1. frequency and reliability. 15min headway is too long for anyone to take it seriously as a mode of transit. it becomes "transit of last resort" when the wait is that long. this is made even worse by the low reliability. I've waited 10min for a train that the sign said was getting closer... then nothing. take out phone, see that the light rail is fucked up today (with no indication at the station), and just call an Uber because now I don't have time to go take the bus. it's stupid. now, I bike or scooter everywhere within the city and either drive or Uber if I'm going outside the city or to the airport.
  2. comfort and cleanliness. if people feel like it's sketchy/unsafe or dirty, they will be less inclined to use it. this shows in transit survey after transit survey throughout the US, but transit agencies struggle to do anything about it, as it would basically require a security guard on every train, which isn't in the budget.
  3. good first/last mile connections. MTA is really bad at getting people to/from the light rail. buses are unreliable and infrequent, and they refuse to subsidize rental bikes/scooters.

I think we should be keeping an eye on Siemens' driverless trams. if we can remove the requirement for a driver, we can run them more frequently AND put security on the trains/trams. not sure if we can really do much about the track maintenance problems that frequently put it out of service. we can separate the RoW a bit more and install gates across the roadway to reduce the collisions with cars, which could help a bit.

that said, I really think it is a mistake for the US to build surface level transit. our politicians don't have the backbone to give it true priority over cars like is needed to make it frequent and fast, so it will always suck.

also, if I recall correctly, our metro and our light rail have the same track gauge. we should turn both the light rail and our metro into a fully-automated tram, each with a 3min-5min headway. sharing the same rolling stock would help reduce maintenance costs and larger vehicle orders generally get a much better deal from the manufacturers


aresef t1_j46cwo0 wrote

The ones in San Diego and Los Angeles are fairly low profile.


gaiusjuliusweezer OP t1_j46do6a wrote

Schaefer bought these huge ones for a reason I’m not entirely clear on, but they’re going to be retired for smaller ones


Matt3989 t1_j46ovsv wrote

I believe a lot of it was a product of timing. We ordered the rolling stock in the 80s, just a few years before modern low floored cars became a widespread thing.


Somali_Pir8 t1_j47ihm3 wrote

Has there been discussion about building in-fill stations? Like at TopGolf/Horseshoe Casino or UMMC Midtown Hospital.


Broad-Brush t1_j47x6m3 wrote

They really should scrap the current light rail between Penn Station and Camden Station while building an extensive street based light rails system like this.


Xanny t1_j4862zb wrote

There is a CSX tunnel from Camden to Penn, it follows the exact same alignment as the light rail. Nothing ever stopped MTA from using the portal entrances on either end CSX already has, widening them, and connecting the light rail to the subway tunnel.

If they buried the damn thing it would be a night and day difference and improvement.


Single-Ad-3260 t1_j498p4r wrote

Light rail in a 2nd tier city doesn’t work. There will never be enough ridership.


gthc21 t1_j49aq49 wrote

Hm. Tell that to literally every small European city with extensive tram networks and a third of the metro population as us.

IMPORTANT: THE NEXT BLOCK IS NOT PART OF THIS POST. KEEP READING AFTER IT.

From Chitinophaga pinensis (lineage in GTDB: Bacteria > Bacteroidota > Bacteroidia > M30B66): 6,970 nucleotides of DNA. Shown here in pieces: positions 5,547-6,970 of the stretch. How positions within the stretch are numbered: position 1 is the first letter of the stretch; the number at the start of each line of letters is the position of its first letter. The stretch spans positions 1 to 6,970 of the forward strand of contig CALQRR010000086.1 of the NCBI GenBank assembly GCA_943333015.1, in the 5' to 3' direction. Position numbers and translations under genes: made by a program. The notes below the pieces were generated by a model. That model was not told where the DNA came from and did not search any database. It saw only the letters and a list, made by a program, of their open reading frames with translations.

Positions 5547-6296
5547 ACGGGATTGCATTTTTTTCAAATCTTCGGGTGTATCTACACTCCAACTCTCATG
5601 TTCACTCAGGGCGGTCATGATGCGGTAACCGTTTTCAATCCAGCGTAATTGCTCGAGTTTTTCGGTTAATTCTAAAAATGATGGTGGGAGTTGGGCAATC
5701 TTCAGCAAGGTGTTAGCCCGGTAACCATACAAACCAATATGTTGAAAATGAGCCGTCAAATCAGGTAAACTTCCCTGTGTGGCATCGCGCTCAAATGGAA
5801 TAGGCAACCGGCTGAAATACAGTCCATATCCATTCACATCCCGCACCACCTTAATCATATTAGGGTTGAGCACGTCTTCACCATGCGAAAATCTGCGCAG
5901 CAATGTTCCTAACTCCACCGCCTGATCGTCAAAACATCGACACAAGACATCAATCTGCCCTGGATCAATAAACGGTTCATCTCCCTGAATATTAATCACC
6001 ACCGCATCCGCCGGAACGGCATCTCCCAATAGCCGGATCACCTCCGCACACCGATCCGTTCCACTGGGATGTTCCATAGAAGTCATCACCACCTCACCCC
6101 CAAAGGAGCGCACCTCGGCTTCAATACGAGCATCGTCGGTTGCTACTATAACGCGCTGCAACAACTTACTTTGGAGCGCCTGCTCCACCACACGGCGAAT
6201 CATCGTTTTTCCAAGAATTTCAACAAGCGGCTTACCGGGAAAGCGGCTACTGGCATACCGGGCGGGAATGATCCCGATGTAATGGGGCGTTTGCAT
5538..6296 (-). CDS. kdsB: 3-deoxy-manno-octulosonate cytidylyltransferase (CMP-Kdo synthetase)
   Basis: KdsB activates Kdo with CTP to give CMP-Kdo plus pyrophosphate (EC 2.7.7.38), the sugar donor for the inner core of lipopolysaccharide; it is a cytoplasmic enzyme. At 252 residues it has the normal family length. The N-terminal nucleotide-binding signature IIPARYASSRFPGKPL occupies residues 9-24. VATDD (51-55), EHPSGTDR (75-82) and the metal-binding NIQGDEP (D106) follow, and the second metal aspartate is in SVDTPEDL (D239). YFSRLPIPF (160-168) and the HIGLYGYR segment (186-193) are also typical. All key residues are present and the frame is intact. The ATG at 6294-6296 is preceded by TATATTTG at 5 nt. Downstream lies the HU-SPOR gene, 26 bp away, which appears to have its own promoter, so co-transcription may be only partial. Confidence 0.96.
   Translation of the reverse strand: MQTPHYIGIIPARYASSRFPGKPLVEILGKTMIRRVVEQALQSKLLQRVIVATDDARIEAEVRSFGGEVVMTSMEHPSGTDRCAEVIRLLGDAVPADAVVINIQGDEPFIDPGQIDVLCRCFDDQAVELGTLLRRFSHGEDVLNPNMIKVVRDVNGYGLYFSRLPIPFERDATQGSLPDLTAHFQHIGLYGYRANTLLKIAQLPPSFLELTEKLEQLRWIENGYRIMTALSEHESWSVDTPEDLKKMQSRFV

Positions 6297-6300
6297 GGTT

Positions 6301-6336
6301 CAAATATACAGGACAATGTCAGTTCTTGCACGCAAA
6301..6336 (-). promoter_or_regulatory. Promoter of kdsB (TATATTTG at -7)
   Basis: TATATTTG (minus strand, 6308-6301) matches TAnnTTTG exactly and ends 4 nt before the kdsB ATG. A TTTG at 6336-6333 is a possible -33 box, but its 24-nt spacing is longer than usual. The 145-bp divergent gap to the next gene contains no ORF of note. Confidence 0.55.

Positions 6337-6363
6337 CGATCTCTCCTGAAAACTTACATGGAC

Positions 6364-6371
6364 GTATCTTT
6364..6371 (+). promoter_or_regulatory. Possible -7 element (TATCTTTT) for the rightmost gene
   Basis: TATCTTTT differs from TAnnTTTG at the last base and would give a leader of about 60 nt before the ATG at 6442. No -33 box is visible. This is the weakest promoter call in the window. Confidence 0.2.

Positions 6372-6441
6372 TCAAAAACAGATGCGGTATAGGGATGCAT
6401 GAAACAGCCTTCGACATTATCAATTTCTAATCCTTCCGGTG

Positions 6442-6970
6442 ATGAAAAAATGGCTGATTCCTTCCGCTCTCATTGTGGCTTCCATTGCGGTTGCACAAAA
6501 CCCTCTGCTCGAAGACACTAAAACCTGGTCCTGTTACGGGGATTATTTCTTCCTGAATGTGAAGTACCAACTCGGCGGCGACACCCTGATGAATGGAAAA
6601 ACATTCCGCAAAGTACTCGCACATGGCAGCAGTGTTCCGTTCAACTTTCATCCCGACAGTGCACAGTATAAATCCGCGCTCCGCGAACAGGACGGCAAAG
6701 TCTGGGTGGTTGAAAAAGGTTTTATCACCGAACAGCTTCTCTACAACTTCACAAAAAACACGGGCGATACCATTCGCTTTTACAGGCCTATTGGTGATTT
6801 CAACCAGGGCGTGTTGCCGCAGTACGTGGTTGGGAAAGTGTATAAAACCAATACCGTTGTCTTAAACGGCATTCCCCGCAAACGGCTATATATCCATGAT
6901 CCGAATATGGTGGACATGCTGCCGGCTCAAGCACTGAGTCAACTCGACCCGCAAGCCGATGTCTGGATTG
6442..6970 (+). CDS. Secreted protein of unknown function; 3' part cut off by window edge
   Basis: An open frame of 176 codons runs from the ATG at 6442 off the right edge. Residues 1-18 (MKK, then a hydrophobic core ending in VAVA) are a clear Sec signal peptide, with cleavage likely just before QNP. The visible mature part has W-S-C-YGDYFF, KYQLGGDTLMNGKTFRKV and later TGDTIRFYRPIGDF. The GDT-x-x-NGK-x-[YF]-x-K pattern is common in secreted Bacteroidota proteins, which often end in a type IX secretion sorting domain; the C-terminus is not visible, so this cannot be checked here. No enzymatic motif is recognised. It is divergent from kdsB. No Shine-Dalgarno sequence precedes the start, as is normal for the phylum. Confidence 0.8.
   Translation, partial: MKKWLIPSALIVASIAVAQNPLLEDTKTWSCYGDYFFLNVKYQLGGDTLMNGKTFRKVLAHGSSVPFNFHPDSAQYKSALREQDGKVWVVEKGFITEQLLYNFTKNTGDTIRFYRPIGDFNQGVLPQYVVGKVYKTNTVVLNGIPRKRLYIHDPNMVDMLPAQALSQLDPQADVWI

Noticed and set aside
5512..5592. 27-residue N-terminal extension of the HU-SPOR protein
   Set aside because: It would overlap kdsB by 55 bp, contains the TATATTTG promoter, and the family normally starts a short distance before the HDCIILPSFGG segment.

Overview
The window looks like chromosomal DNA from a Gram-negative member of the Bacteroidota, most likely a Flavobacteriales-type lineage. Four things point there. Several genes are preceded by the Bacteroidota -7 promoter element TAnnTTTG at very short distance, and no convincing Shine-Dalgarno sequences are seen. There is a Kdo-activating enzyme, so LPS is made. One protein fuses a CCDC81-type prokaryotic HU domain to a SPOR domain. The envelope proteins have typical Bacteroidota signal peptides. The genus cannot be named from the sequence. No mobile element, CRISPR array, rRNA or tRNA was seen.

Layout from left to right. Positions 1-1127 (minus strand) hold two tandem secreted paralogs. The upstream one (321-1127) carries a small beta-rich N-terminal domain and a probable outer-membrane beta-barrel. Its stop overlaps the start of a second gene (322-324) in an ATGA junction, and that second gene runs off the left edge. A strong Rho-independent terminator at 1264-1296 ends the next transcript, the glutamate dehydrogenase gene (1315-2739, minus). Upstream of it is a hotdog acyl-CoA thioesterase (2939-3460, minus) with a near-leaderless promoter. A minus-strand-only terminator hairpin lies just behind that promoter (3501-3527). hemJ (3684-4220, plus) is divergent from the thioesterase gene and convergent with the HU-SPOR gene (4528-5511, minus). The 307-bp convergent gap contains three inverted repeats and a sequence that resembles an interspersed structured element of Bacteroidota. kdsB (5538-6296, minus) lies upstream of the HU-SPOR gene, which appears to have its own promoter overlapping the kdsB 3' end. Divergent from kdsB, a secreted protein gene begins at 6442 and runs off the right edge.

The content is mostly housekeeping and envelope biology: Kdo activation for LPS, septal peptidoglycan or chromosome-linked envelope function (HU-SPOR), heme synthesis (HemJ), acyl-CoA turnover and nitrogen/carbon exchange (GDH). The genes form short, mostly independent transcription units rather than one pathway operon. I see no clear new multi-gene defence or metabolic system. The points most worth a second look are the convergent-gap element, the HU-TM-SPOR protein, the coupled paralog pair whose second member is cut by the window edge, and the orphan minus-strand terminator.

gthc21 t1_j49at44 wrote

May I remind you we were a larger city than DC only until recently, and they have a massive metro system.


Single-Ad-3260 t1_j49c2l1 wrote

DC is a 1st tier city. Nova is 3million people. Moco and pgco are two most populous md counties.


gthc21 t1_j49cgm5 wrote

What do you think one of the factors that allowed rapid growth of NOVA was? NOVA has nearly doubled since the 90s.


Single-Ad-3260 t1_j49d2qi wrote

Light rail and metro work well in first tier cities. They do not work well in second tier cities. Baltimore is a second tier city. Is there one American second tier city in which light rail works well, and by well I mean rider ship?

It is not being short sighted to point out that car centric suburbs of second tier cities do not support through ridership numbers a light rail system.


todareistobmore t1_j49u8cc wrote

> DC is a 1st tier city.

It wasn't when their Metro was built. Funny how that works, isn't it?


Single-Ad-3260 t1_j49z804 wrote

Dc has always been a first tier city, well before the metro. Baltimore will never be a first tier city.


Single-Ad-3260 t1_j49az91 wrote

That population was never car centric. Putting the genie back in the bottle has not been successful in an American second tier city.


gthc21 t1_j49buq0 wrote

The alternative is remaining in car purgatory.


Single-Ad-3260 t1_j49dl2y wrote

Or you can live in an urban area. Or you can have an E-bike in the suburbs. Lots of other choices I’m sure. If we are switching from gas to electric cars that don’t pollute what does it matter?


gaiusjuliusweezer OP t1_j4cg8rj wrote

“I’ve read one Wikipedia article” tier knowledge


Single-Ad-3260 t1_j4dcbag wrote

I stated facts not opinion. Light rail doesn’t work in a second tier city. I asked if there were any examples, you knew, of an American second tier city in which light rail was built and has high ridership. What facts do you present to someone who does not believe in facts?


gaiusjuliusweezer OP t1_j4e0ui6 wrote

Because “2nd tier city” isn’t something you’ve even defined. It’s just something that sounds like knowledge.

Light rail as practiced in the United States is usually done poorly. Not sure why you think I would disagree.

But there is a difference between trying to fit light rail into a post-war, auto-oriented context without accompanying land use changes